We know you’ve got your hands full. There’s just not enough time in the day to get it all done. That’s why is designed to help you find the parenting information you need quickly and easily. Tonight after the kids have gone to bed, why not grab a mug of tea and take a few minutes to see all that we have for you online. Log on and let us make it all

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presents our First Christmas pageant (all natural Beauty pageant)

Sunday november 20th Franklin Marriott-Cool SpringS Miss and Master age groups: 12-23 months 2-3 years • 4-5 years Miss only age groups: 6-8 years • 9-10 years 11-13 years • 14-19 years

prizeS inClude: rhinestone Crown, pin and Banner, official pageant trophy, pearl Bracelet, Free photo Shoot and Queen’s tea Queens will ride in the Nashville Christmas Parade!

about you.

Vendor spots available! Brought to you by Nashville, Rutherford, Sumner and Williamson Parent magazines.

contact: deb Stephenson, director (615)804-3590 september 2011 99


Online classifieds at

n Business Opportunitines (5)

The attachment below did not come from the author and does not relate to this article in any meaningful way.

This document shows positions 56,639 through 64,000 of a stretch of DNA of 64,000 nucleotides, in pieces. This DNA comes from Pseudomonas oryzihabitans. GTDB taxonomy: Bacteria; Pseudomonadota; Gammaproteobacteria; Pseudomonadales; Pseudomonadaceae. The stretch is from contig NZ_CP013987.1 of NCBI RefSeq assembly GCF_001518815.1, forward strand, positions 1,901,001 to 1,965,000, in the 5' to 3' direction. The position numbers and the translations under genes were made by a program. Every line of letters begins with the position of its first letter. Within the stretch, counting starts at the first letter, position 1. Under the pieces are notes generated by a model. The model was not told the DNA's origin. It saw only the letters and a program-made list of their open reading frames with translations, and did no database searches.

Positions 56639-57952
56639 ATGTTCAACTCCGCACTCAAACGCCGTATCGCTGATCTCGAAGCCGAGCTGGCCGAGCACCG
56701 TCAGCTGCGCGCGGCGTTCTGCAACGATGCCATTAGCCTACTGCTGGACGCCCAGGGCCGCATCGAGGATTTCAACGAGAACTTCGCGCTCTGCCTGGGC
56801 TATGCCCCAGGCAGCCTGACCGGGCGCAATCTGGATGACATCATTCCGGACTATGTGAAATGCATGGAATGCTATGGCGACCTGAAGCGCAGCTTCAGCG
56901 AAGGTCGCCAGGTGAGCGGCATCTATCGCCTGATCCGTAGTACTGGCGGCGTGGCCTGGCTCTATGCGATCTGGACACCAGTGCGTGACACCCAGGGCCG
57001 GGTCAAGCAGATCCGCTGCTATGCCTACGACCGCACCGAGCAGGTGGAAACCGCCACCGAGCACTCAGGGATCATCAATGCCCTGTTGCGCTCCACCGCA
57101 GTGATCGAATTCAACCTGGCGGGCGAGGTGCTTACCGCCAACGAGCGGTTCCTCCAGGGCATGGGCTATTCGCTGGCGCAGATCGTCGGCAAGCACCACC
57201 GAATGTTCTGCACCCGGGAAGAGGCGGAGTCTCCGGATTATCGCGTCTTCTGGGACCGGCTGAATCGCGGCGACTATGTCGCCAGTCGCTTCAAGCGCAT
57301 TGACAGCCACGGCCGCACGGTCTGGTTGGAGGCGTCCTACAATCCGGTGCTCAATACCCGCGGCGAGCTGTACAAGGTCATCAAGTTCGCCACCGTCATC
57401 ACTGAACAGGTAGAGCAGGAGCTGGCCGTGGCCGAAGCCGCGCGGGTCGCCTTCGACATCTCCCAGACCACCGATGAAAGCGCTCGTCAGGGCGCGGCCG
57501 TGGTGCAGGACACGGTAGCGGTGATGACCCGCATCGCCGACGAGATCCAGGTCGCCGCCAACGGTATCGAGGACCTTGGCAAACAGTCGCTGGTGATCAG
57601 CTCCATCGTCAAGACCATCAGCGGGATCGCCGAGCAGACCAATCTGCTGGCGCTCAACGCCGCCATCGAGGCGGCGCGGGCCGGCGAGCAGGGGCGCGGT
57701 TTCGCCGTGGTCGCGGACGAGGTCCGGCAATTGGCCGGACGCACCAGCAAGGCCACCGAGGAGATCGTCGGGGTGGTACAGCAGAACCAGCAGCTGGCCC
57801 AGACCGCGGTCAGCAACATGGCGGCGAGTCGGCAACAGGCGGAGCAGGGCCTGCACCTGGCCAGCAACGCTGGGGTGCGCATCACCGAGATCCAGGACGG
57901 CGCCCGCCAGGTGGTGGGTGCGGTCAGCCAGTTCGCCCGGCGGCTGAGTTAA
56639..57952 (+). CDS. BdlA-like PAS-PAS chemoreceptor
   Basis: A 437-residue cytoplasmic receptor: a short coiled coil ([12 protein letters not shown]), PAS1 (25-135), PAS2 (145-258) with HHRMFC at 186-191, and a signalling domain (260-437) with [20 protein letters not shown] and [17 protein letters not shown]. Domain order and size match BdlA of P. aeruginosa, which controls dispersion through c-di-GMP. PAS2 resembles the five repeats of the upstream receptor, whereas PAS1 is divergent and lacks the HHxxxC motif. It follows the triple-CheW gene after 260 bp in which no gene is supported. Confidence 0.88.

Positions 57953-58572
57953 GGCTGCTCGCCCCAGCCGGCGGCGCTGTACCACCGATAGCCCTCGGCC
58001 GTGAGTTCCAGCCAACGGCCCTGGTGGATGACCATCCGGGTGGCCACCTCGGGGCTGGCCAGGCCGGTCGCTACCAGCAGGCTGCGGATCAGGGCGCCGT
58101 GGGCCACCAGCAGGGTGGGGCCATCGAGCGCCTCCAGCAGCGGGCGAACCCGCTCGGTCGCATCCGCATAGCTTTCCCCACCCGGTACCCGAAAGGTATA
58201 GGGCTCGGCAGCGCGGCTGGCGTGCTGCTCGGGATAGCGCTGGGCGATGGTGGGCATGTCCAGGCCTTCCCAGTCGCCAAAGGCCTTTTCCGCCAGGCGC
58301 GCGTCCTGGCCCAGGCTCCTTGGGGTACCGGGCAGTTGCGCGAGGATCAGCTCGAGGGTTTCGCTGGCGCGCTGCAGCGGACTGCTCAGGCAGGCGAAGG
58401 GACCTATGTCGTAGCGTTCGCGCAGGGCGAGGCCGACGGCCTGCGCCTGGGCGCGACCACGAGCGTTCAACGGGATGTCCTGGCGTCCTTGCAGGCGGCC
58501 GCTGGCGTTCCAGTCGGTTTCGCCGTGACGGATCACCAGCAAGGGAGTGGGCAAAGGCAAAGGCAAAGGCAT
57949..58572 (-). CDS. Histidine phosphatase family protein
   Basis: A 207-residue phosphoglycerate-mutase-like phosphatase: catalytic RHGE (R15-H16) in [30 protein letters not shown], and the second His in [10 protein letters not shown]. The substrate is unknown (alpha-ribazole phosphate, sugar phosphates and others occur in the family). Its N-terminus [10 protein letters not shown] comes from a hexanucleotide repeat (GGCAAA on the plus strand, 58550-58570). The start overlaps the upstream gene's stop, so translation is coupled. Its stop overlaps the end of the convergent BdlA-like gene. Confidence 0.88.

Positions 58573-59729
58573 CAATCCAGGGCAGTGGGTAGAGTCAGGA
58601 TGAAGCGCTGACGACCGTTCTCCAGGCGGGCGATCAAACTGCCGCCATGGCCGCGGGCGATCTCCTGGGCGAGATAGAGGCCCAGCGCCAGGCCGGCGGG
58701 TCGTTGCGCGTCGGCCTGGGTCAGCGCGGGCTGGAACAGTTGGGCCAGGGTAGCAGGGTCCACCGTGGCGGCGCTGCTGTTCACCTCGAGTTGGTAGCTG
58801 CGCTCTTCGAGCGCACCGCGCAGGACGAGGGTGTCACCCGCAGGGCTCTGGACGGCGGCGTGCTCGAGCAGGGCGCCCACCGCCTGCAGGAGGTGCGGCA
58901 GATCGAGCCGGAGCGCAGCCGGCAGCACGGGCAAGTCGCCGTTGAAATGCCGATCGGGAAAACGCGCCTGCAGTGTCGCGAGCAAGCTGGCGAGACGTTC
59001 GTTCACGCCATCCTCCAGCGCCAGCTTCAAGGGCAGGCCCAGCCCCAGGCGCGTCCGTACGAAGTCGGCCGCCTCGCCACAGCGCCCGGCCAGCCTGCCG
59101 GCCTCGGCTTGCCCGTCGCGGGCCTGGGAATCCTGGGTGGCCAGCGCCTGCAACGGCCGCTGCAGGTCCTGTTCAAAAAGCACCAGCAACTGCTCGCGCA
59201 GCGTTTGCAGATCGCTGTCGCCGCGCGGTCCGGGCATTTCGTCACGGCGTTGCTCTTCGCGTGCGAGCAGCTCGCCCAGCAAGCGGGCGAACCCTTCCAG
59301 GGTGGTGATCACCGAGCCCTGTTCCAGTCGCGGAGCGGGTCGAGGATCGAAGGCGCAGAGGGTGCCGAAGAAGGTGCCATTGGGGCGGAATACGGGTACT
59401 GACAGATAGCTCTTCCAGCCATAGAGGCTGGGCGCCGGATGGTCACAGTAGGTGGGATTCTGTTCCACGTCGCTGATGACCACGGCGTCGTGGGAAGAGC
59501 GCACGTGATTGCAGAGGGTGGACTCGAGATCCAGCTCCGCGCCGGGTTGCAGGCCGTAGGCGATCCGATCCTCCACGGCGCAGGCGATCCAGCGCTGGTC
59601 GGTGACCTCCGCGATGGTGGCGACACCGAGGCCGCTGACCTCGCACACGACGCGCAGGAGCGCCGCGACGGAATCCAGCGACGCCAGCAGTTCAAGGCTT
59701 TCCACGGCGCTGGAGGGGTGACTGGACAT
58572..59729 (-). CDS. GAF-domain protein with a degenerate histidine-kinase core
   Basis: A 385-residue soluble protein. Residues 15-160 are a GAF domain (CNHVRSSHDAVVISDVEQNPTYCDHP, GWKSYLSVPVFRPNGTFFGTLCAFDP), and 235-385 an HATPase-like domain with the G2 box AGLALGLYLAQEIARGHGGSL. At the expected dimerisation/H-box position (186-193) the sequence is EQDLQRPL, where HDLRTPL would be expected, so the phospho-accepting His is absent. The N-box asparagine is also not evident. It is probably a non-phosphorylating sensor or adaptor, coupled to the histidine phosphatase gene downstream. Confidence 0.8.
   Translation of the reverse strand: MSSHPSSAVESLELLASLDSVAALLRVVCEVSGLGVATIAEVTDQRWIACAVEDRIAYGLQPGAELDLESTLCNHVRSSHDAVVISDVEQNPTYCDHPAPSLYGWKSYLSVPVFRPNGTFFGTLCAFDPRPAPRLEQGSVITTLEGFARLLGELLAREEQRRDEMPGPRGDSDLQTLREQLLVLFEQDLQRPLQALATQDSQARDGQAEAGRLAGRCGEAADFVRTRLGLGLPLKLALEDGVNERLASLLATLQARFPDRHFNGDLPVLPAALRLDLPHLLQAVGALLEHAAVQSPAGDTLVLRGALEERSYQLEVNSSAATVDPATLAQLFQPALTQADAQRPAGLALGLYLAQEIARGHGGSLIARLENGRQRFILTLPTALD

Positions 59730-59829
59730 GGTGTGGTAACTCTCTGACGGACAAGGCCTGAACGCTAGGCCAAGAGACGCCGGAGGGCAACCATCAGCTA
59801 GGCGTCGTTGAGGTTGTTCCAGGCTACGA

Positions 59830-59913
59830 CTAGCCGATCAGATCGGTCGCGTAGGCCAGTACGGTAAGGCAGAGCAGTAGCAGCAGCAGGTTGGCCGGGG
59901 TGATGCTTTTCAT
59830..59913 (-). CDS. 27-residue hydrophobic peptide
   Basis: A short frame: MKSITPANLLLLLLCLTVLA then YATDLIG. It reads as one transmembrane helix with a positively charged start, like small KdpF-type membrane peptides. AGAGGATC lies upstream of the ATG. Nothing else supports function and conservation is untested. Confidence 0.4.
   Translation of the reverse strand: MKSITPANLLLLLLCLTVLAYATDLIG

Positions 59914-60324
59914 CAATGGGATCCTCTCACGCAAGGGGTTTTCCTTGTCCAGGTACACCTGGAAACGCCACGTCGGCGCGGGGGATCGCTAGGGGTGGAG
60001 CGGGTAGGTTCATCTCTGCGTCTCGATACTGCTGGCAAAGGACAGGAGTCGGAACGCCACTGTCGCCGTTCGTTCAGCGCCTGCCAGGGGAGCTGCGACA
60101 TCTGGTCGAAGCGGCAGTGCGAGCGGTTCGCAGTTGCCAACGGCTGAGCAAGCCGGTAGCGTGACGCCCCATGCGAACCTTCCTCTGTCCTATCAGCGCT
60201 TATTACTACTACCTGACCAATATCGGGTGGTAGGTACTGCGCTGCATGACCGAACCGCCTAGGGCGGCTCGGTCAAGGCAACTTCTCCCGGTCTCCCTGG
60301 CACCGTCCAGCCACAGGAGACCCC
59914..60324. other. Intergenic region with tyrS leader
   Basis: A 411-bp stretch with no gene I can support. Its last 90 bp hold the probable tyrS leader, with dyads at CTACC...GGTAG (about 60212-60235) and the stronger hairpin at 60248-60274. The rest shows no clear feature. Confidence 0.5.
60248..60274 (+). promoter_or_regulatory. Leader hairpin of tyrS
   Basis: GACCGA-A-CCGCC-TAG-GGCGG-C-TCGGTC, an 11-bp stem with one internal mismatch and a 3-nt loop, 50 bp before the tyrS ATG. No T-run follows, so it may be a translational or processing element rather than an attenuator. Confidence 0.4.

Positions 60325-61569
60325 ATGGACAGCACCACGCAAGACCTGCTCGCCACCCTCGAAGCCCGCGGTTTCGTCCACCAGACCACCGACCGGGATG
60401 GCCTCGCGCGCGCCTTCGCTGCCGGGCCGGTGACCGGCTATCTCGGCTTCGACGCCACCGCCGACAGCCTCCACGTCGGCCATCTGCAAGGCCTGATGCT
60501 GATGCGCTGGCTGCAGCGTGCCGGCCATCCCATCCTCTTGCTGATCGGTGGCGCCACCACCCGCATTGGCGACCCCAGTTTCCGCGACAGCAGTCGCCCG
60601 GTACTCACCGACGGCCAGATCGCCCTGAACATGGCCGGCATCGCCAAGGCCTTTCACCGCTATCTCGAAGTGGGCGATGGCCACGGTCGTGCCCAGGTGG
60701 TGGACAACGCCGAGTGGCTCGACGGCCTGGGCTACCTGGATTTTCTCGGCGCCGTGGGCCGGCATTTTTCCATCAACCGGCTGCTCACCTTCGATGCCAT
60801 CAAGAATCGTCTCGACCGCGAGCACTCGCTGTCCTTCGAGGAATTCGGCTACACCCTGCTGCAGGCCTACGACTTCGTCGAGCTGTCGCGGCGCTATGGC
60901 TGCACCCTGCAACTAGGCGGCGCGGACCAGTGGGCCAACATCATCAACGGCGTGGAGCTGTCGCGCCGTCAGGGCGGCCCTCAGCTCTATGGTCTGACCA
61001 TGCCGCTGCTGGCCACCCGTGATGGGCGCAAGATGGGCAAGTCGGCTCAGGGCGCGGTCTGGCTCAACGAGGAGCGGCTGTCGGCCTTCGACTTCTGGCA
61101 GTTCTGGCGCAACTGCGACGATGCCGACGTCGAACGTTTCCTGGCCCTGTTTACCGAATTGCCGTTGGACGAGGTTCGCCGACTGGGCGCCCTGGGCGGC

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n Child Care/Day Care (2)

n Items for Sale (1)

n Resale/Consignment (10)

n Services (5)

Classified Ads: September 12, noon

MONTHLY ISSUE CLASSIFIEDS Rates: 1 mo.: $75; 3 mos.: $200; 6 mos.: $295 (our best value) Color: $25 per ad per month, $15 per ad per month with 6 month ad commitment. Add an online listing for only $25 per month.

Dimensions: 2.25” x 1.125” All ads run simultaneously in Nashville, Rutherford, Sumner and Williamson Parent magazines. ONLINE CLASSIFIEDS Rates:

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Price is for one online ad each month without a print classified.

Online ads may be placed at any time.

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Payment: All ads must be prepaid prior to print and/or placement on website.

Let MoMMy Get Her FiGure Back

MAIL Materials To: Dallas Smith Day Communications 2270 Rosa L. Parks Blvd. Nashville, TN 37228


EMAIL: CALL: (615) 256-2158 ext. 132

3. Ad proofs are NOT guaranteed. 4. No classified ads accepted for products or services offered for more than $50. 5. No refunds will be made after payment has been processed.

(615) 355-8542 6wks-5yrs M-F 9a-3p

extended hours: 8a-4p

All enrichment classes included in monthly tuition!

Call Brittany Wilson (615) 352-2801 West Nashville/ Bellevue

OPENINGS now for 6 mo.-5 years (Pre-K). Tues. & Thurs. 9a-2p. Classes start 9/13/11. Go online @ for printable enrollment packet or call Regena Fickes @ 615-896-9272. 1267 Middle Tn. Blvd, Murfreesboro.